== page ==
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Divorce Tips from a Pitbull Milwaukee Divorce Lawyer

Fighting for your rights during a difficult time

FAQ: Explain The Divorce Process

In Wisconsin, it takes a minimum of 120 days from the date of service to get a divorce. This is considered a "cooling off" period which is required by law. Complicated divorces may take longer.

The Divorce Process in Wisconsin

The divorce process begins when one party files a summons and petition with the court. The person who files for divorce is called the petitioner. The other person is called the respondent. The respondent is served with the divorce paperwork and the 120 day time period begins. In the beginning, it is usually necessary to have some temporary divorce agreements on major issues; such as who has custody of the children, who stays in the house, and how much temporary support is paid, to name a few. The parties, through their divorce attorneys, should try to reach a written temporary agreement. If this is not possible, a hearing will be held in court and a court commissioner will make any necessary decisions. Any agreements or decisions made by the court are, in fact, temporary and in effect only while the divorce is pending. The ultimate outcome could be very different.

{Attorney Note: Though this phase only refers to the period when the divorce is pending, it is still very important because it sets up a status quo which is often maintained at the end of the divorce. Also, since complicated divorces can go on for some time these temporary agreements may be something that you have to live with for several months, or even longer}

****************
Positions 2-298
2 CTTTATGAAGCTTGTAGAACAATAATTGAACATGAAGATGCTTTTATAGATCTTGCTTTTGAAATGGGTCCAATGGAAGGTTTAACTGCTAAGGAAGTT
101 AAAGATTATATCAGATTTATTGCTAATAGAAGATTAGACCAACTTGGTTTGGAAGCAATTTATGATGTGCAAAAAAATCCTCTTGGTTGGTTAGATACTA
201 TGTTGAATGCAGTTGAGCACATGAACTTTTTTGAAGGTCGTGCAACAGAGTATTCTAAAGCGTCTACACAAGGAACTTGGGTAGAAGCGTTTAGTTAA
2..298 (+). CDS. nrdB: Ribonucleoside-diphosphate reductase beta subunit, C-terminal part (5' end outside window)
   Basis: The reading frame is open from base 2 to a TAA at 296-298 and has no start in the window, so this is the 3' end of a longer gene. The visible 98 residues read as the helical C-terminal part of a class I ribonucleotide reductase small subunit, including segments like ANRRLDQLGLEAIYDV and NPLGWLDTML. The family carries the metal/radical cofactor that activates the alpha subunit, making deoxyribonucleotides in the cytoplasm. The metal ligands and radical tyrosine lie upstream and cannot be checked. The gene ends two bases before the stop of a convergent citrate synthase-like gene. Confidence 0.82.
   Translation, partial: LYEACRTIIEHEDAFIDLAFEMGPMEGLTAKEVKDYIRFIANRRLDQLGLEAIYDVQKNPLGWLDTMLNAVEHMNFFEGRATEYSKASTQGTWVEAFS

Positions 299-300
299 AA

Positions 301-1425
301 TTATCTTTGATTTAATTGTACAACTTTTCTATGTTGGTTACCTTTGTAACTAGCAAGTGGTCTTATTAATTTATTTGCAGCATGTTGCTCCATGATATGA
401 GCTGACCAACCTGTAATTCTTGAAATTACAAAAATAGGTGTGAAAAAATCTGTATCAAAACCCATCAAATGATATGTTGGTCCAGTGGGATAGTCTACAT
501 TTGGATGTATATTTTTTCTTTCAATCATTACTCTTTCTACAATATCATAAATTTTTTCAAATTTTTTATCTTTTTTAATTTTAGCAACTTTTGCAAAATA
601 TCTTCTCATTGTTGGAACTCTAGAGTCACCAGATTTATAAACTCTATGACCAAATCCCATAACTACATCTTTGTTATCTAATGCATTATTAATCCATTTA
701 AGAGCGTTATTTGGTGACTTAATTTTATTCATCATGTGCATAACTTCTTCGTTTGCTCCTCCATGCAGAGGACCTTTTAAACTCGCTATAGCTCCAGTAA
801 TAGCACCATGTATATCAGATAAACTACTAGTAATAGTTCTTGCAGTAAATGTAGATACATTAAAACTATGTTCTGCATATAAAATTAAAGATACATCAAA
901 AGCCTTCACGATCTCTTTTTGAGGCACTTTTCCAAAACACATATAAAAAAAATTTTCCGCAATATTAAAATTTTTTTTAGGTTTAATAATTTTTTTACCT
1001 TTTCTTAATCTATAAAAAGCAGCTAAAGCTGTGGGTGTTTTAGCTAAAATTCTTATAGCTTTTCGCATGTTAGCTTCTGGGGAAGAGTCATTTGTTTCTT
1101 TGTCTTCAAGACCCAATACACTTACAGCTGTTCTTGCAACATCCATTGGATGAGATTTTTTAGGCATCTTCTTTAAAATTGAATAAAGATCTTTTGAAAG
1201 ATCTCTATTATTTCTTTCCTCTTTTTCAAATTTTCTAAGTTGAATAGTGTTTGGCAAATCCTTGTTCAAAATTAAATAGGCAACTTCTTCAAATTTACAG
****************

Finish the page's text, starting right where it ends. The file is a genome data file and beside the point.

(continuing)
After a temporary agreement has been reached, the case enters the discovery phase. In this phase, the divorce attorneys collect detailed information on debts and assets so that a settlement can be attempted. If there is a custody dispute, child support dispute, or maintenance dispute, your divorce attorney should gather all necessary information for presentation to the court so you can get the result you desire.

The family law attorneys at John T. Fields & Associates help clients facing adversarial divorces, requiring an aggressive, pit bull-style approach. We handle all aspects of divorce disputes including child custody battles, child support settlements, asset division, and other special circumstances involving divorce. We also assist clients who need representation for no-fault divorce in Wisconsin. Contact our divorce and family law firm for more information about legal representation involving divorce matters.

Milwaukee Area Office: (262) 782-8322

Madison Area Office: (608) 260-7370

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How To Choose A Divorce Attorney

Choosing the right attorney for your divorce is one of the most important parts of the divorce process. Your attorney is the person who will be your advocate to the court and the one fighting for your rights. When selecting an attorney, you want someone who will do everything they possibly can to make sure you get everything you want and need from your divorce.

When selecting a divorce attorney, you want to pick someone you can trust. You will need to share details of your personal life, such as details of your marriage and finances, with your attorney. You want to be able to trust your attorney with everything you tell them and feel comfortable when discussing these very personal matters. You also want to trust that your attorney is fighting for your best interests, and not dragging out a divorce in order to have higher billings. If children are involved in the case, you want to trust that your attorney will put the needs of your child first.

An experienced attorney is also very important. No attorney will know exactly how a divorce will go. But experienced attorneys will be able to remove some of the uncertainty by knowing the judges tendencies and how they have made decisions in the past. An experienced attorney will also be more prepared for surprises or unexpected events which may occur. Trial experience is a good thing for a divorce attorney to have, especially if it looks like it will be a contentious divorce. Not only does trial experience show the attorney is prepared to go to trial, but also can possibly help in negotiations with the other attorney.